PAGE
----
Friday, September 3, 2010
Classic German Linseneintopf (Lentil stew)
Attempt 1 (fail, but stock is excellent)
Step 1: make 1 liter stock with 700 gram smoked Schweinebacke (I used only 200 gram and probably not from that particular part of the pig), one onion (whole), a 40 gram piece of celery root, bay leaf, black pepper corns and salt. Boil and simmer for 60 minutes but after 30 minutes (see step 2).
Step 2: After 30 minutes remove onion, celery root, bay leaf, black pepper corns from stock and add 150 gram carrots (cut in small dice) and 250 gram potatoes (cut in small dice). At this point remove the meat and cut in small dice. Discard excess fat. Return to the stock, add 200 gram soaked green lentils and simmer for another 30 minutes until the lentils are soft and the juice has been reduced.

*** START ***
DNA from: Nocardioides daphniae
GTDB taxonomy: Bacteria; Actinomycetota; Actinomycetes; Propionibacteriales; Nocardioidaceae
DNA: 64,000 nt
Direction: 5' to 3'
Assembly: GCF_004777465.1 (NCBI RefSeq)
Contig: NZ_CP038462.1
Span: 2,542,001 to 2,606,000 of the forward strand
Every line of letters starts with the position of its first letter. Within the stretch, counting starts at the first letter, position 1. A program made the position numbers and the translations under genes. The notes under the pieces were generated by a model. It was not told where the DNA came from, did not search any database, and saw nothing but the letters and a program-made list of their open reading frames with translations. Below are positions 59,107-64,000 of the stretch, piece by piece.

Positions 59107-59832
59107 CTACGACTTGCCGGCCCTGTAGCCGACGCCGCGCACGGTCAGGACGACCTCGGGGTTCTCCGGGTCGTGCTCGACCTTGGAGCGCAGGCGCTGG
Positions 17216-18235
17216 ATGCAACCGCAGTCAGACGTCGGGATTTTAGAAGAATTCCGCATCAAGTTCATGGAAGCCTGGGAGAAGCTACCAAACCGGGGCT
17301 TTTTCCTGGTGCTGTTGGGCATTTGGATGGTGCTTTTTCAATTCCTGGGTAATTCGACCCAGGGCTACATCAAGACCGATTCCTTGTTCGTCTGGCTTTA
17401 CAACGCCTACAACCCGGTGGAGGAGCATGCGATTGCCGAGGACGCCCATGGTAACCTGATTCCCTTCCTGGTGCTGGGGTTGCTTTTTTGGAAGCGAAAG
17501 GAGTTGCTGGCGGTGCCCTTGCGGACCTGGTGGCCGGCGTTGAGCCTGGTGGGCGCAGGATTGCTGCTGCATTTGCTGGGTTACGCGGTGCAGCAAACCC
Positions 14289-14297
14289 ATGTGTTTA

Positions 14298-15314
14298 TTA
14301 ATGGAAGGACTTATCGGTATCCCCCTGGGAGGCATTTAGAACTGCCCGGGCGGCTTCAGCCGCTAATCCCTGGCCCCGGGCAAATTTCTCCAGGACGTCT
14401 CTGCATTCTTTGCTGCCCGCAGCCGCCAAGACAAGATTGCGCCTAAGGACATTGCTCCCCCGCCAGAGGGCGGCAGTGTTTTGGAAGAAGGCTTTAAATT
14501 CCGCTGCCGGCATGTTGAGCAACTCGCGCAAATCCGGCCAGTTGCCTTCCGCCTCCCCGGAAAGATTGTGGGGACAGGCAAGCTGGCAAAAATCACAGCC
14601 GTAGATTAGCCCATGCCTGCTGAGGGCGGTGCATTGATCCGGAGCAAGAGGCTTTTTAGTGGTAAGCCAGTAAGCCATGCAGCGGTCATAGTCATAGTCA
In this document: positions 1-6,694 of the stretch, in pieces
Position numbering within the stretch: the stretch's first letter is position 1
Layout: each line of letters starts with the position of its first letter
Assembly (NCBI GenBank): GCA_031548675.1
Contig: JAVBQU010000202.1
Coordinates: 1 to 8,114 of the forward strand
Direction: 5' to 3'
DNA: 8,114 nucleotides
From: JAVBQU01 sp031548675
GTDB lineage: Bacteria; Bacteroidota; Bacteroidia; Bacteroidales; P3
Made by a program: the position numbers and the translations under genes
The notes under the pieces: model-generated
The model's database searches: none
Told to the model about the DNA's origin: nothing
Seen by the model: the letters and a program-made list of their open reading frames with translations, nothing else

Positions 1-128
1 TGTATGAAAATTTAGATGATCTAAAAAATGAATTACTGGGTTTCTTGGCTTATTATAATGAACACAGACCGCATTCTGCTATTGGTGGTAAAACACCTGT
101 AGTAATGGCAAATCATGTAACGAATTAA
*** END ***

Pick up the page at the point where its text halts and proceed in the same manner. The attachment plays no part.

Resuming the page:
Step 3: Bring to taste with white wine vinegar and salt.
Note: I used French Puy lentils*, any green lentils are okay. Brown lentils are a better choice for soup.
*) Puy lentils are the wrong choice. They remain too firm. Puy lentils are excellent for a (cold) salad, not for a stew or soup. It's confusing since Puy lentils are also a type of green lentils. Sometimes Puy lentils are called French Green Lentils.
Attempt 2 (success)
I wasn't too pleased with the result yesterday. Puy lentils are completely wrong; they remain too hard. Half a liter of stock was left so I decided to try again, this time using ordinary green lentils.
Fry some smoked bacon in olive oil.
Add onion (diced), carrot (diced), potato (diced), celeriac (diced) and soaked lentils. I added the stock and brought it to a boil.
This time I also added, according to the jar, 'Duitse knakworst' (they resemble Wiener Würstchen).
Simmer until the vegetables are done. The result was excellent. This dish is easy to freeze.